Criticism of Mitt Romney’s years in private investment is being hit by a fierce backlash from Republicans worried the attacks could damage their probable candidate in the general-election battle against President Obama.
The scorching assault on Romney from former Speaker Newt Gingrich (Ga.) and Texas Gov. Rick Perry are meant to resonate in South Carolina, the next state on the GOP calendar and a place hit hard by recession.
A $3.4 million ad buy funded by a pro-Gingrich political action committee in South Carolina derides Romney as a “predatory corporate raider” and “scavenger.”
Rick Perry piled on, calling attempts by Romney to sympathize with voters worried about losing their jobs “the ultimate insult.”
“Now, I have no doubt that Mitt Romney was worried about pink slips — whether he was going to have enough of them to hand out because his company Bain Capital, with all the jobs that they killed, I’m sure he was worried that he’d run out of pink slips,” Perry said while campaigning in South Carolina.
Many Republicans fear the pair will fail to stop Romney’s nomination — all the while handing Obama a potent weapon.
Rep. Tim ScottTim ScottNew bill does hard job of injecting capital into needy communities A better economic policy Republicans rebuke King for racial remarks MORE (R-S.C.) warned that Republican candidates “ought not cannibalize” themselves and denounced a commercial funded by a pro-Gingrich political action committee that has been critical of Romney’s record at Bain.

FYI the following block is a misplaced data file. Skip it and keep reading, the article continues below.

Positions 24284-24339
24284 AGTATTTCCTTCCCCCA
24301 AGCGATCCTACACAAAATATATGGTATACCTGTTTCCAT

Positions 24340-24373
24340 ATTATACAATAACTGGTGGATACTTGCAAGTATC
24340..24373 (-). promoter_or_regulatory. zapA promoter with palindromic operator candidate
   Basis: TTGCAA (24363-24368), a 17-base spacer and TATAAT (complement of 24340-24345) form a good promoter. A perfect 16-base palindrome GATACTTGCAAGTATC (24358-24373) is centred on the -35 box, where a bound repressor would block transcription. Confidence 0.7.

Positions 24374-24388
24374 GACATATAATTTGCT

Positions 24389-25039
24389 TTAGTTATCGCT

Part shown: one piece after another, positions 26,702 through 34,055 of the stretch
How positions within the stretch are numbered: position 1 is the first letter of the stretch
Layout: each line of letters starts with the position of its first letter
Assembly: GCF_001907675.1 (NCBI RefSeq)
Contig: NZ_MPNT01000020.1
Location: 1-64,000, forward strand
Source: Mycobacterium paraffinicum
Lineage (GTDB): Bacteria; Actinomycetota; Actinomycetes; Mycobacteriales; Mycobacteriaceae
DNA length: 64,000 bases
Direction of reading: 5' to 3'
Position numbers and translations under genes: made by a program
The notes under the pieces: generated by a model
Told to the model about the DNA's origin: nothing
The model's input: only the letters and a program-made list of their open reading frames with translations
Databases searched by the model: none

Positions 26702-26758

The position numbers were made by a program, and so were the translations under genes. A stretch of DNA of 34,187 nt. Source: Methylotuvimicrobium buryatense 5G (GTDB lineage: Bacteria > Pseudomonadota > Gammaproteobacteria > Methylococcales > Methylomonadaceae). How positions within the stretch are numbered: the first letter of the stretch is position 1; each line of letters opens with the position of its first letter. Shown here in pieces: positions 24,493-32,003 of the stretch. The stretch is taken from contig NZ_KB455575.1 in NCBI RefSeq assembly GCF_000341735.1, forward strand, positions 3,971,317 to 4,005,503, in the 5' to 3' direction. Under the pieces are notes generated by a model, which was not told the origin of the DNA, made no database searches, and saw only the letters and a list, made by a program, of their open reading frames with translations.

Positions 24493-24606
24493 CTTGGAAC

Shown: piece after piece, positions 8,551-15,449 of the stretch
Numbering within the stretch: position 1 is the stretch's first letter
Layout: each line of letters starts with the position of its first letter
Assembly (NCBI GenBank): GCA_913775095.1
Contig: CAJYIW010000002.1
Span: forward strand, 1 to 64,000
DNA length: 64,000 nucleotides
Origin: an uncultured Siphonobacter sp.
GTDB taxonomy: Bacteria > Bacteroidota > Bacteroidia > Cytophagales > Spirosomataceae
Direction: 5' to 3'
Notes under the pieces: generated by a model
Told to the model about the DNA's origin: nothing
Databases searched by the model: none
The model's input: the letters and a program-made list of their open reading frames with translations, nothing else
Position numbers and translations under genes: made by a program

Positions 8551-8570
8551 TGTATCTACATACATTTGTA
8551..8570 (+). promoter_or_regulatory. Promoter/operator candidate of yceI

“The winner of the 28-minute commercial is Barack ObamaBarack ObamaOvernight Tech: GOP faces backlash over internet privacy repeal | AT&T lands .5B contract for first responder network | Tech knocks Trump climate order Overnight Cybersecurity: Senate Intel holds Russia hearing | WH struggles to respond to latest Nunes development | Trump extends Obama cyber threat order Overnight Energy: Greens sue Trump over Keystone XL | House passes EPA science bill MORE,” Scott told Fox News on Wednesday. He warned that the attacks had the potential to inflict serious and lasting damage to Romney’s eventual candidacy.
Many Republicans question why Gingrich is serving up Democratic talking points against Romney that are sure to be used by the president’s campaign strategists, who increasingly have sought to tie their candidate, at least in spirit, to the political winds of the Occupy Wall Street movement.
“David Axelrod has already telegraphed his punch; they’re going to try to depict Romney as a corporate raider and a scavenger and a wealthy Wall Streeter out of touch with the common man,” said GOP consultant Roger Stone, referring to Obama’s chief political strategist. “All I think we’re doing is helping them by doing that earlier in the process.”
Rush Limbaugh, Sen. Jim DeMint (R-S.C.), Michelle Malkin and the editorial board of The Wall Street Journal are among the other figures on the right to have lambasted the attacks as going too far.
Gingrich has criticized Romney for negative ads run by outside groups that proved devastating to the former Speaker’s campaign. Gingrich was once the front-runner for the GOP nomination, but the relentless attacks brought his poll numbers down, and he finished a disappointing fourth in Iowa and New Hampshire.